NEW YORK -- The Republican National Committee announced Friday which networks landed 2016 presidential debates -- and Univision, the most-watched Spanish-language network, didn't make the cut.
How Republicans engage with Univision this election cycle is being closely watched given that the network reaches 96 percent of Hispanic households, a key demographic for either party hoping to win the White House. On Wednesday, BuzzFeed’s Adrian Carrasquillo described Univision, which has aggressively covered immigration reform, as “one of the Republican Party’s biggest, most complex, most painful challenges.”
In a statement to The Huffington Post, Univision spokesman Jose Zamora didn't specifically address the Republican Party's decision, but spoke broadly of the need for both parties to engage the network's large audience.
"There is a very simple political reality -- Hispanics will decide the 2016 presidential election," Zamora said. "No one can match Univision’s reach and ability to inform, provide access and empower Hispanic America. Anyone who wants to reach and engage Hispanics will have to do it through Univision. The Hispanic community deserves to hear the policies and views of all political parties and Univision is committed to providing access to all points of view. We have an open invitation to all political parties to address our community on issues of importance and relevance. Candidates should not miss the opportunity to inform and engage with the fastest growing segment of the electorate."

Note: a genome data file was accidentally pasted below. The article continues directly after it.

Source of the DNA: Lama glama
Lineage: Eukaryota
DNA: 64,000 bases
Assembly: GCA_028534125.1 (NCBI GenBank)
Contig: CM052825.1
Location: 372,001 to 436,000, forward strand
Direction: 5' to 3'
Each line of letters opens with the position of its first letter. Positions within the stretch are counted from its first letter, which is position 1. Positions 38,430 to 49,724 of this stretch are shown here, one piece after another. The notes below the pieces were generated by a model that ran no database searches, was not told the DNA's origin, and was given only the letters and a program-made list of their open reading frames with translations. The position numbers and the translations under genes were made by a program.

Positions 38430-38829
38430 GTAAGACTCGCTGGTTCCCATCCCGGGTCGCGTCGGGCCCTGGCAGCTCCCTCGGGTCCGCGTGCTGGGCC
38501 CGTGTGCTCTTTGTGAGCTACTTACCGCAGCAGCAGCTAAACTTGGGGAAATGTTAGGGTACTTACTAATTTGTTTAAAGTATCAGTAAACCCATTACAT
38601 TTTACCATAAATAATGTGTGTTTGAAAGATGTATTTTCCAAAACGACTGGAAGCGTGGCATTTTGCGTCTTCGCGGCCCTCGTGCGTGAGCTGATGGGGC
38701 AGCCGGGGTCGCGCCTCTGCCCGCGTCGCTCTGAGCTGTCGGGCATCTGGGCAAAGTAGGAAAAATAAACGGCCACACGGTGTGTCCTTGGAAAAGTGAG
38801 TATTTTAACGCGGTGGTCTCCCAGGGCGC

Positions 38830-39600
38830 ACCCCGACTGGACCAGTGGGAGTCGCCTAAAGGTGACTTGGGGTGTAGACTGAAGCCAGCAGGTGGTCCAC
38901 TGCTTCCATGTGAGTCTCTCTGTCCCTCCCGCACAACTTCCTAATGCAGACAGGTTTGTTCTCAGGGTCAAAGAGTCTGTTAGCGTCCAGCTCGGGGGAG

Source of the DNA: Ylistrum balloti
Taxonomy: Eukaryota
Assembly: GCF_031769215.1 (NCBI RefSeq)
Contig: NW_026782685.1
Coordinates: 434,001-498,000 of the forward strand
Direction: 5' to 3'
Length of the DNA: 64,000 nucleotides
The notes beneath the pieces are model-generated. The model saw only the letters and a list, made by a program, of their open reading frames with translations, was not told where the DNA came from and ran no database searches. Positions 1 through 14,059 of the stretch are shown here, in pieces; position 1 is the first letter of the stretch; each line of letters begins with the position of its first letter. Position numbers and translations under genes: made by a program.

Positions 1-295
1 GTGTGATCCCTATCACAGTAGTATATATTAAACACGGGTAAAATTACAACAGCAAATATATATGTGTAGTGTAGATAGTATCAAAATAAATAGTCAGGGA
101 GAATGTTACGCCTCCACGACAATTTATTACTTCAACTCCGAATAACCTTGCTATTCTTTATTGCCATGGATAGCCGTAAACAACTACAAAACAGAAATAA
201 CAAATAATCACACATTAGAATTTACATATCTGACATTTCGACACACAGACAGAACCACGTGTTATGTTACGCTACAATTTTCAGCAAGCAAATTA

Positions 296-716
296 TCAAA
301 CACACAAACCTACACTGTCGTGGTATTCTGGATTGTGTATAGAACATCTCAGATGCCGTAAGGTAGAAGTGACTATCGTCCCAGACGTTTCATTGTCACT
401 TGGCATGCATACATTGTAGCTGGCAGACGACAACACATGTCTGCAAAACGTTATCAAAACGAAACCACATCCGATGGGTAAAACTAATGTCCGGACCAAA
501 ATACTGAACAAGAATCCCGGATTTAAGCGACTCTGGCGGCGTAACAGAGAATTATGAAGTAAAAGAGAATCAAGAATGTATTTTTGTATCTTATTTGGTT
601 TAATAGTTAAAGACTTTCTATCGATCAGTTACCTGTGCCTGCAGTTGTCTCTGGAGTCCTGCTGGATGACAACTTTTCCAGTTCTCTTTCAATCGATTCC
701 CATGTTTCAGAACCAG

Jorge Ramos, the top anchor on Univision and Fusion, an English-language network launched through a partnership with ABC, said in a statement that both Republicans and Democrats "have to make sure that their debates don’t look like the 2015 Oscar nominations,” a reference to the lack of diversity among Academy Award nominees.
“The new rule in American politics is that no one can make it to the White House without the Hispanic vote,” Ramos continued. “So we still expect all candidates from both parties to talk to us on Univision and Fusion. I believe that Latinos and Millennials will decide the 2016 presidential election. The sooner Republicans and Democrats realize this, the better their chances to win the White House. It’s always a strategic mistake not to include in your plans the fastest growing segments of the electorate.”
NBC and Telemundo (the second-biggest Spanish-language network, owned by NBCUniversal) will partner on a Republican debate in Florida in February. The other networks selected were Fox News, Fox Business, CNBC, ABC and CBS.
An RNC spokesman declined to comment on the decision.
But clearly some in the party don't feel the network has treated them well. RNC chairman Reince Preibus told BuzzFeed earlier this week “it’s highly questionable whether we’re treated fairly on Univision.”
Still, Preibus and others do engage with Ramos, an immigration reform advocate. The two sparred earlier this week over the Republican Party’s position on the issue. And Priebus will also appear Sunday on Univison’s “Al Punto,” a public affairs show hosted by Ramos.
While immigration may be the biggest hurdle for Republicans in engaging with Univision this cycle, there also appear to be concerns about the network given that part-owner Haim Saban is a prominent Hillary Clinton supporter.
Univision wasn't the only network shut out of the Republicans debate schedule, with liberal cable network MSNBC and Bloomberg TV also not getting selected. The difference, however, is that Republicans aren't looking to reach MSNBC's viewership, and the two business networks selected, CNBC and Fox Business, reach larger audiences than Bloomberg.
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